A Closer Look
Carbon-Ion Energy was founded to develop a new class of energy storage device with considerable functional improvements over commercially available supercapacitors or ‘ultracapacitors’. This technology is referred to as the Carbon-Ion or C-Ion cell in contrast to Lithium-ion or Li-ion.
The C-Ion cell will provide specific power characteristics orders of magnitude higher than a Li-ion cell. It is designed to be classified as non-flammable and non-hazardous for transport, allowing the product to be shipped easily and to comply with both current and future regulations.
Due to the method of energy storage, the cell has fewer moving parts electrochemically and has 1 million charge/discharge cycles or 30 years of normal use. The C-Ion cell is being designed for manufacture using many of the technologies well known in Li-ion cell production. This will enable Carbon-Ion Energy to quickly scale-up production and to use manufacturing capacity already in existence. This will allow new products to be made and extra functions to be added to existing products, for example:
Improved energy storage allows the cell to be used as the principal method of energy storage in a far wider
range of technologies than conventional supercapacitors
High specific power allows very fast charging (in seconds) through Carbon-Ion Energy “Instant-charge” technology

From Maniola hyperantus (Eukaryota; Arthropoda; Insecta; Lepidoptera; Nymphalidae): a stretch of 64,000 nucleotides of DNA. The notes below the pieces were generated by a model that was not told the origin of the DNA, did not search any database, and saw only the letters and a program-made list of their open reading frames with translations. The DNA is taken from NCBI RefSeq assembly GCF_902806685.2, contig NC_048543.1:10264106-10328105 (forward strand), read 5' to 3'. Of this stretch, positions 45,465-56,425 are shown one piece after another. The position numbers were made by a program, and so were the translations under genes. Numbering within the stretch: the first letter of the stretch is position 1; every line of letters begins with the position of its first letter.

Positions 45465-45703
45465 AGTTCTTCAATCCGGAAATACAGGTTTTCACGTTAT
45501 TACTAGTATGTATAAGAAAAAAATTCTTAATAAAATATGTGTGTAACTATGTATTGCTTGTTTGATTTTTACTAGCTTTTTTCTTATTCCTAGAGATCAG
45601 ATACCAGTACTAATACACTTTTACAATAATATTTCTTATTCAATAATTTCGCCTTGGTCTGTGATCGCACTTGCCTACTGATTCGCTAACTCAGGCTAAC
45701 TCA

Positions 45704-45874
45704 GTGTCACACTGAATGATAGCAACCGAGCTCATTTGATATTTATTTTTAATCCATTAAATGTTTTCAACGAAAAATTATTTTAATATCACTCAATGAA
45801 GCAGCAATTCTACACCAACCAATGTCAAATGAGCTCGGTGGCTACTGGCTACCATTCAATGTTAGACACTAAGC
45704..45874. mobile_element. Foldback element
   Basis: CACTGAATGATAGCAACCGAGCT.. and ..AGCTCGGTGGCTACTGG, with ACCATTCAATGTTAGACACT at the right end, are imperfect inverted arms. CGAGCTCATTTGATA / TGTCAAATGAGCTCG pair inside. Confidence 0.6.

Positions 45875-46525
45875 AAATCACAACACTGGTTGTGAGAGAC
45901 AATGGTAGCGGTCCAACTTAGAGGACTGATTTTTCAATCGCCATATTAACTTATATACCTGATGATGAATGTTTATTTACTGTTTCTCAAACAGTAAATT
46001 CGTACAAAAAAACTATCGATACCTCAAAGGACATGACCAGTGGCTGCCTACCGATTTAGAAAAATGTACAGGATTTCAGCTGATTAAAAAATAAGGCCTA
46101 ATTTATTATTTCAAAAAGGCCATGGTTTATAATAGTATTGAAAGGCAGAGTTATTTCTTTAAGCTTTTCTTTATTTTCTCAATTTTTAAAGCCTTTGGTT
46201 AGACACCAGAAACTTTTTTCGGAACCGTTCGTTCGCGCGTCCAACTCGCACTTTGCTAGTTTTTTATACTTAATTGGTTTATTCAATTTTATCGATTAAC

High specific power enables the extension of Li-ion battery lifetimes and reduction in battery size through peak shaving in hybrid applications
Improved safety protects customers, allows easy shipping and opens up applications in hazardous areas
Long cycle life allows energy storage to be installed for the entire lifetime of the device, reducing design complexity, eliminating service intervals and saving money
Recyclable at the end of life
Specifically, Carbon-Ion Energy is creating polymer-inorganic composite electrolytes in the form of membranes. Such materials are tailored to contain interconnected nano-sized channels formed by the polymer network for easy ion migration. The polymer network weakly binds the ions to enable fast ion transport. The weak binding and fast ion transport is achieved by creating a network of vacant binding sites in the polymer.
For further information on C-Ion or for copies of technical white papers, please contact us at firstname.lastname@example.org